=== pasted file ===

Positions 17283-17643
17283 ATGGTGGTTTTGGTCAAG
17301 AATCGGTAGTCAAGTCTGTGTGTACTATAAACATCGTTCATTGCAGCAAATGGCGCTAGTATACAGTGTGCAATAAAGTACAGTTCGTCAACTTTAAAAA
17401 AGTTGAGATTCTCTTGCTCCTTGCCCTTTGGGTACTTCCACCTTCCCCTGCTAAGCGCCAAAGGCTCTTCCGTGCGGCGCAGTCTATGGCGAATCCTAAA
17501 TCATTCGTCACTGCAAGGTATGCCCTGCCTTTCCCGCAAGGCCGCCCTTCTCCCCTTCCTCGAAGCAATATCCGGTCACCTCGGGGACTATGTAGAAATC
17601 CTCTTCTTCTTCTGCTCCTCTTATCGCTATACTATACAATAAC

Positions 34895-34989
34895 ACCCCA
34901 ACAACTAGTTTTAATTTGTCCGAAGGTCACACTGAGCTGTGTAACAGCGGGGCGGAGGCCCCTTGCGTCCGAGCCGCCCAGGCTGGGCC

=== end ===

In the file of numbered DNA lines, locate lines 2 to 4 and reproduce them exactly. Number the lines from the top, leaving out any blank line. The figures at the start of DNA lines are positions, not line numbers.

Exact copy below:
17283 ATGGTGGTTTTGGTCAAG
17301 AATCGGTAGTCAAGTCTGTGTGTACTATAAACATCGTTCATTGCAGCAAATGGCGCTAGTATACAGTGTGCAATAAAGTACAGTTCGTCAACTTTAAAAA
17401 AGTTGAGATTCTCTTGCTCCTTGCCCTTTGGGTACTTCCACCTTCCCCTGCTAAGCGCCAAAGGCTCTTCCGTGCGGCGCAGTCTATGGCGAATCCTAAA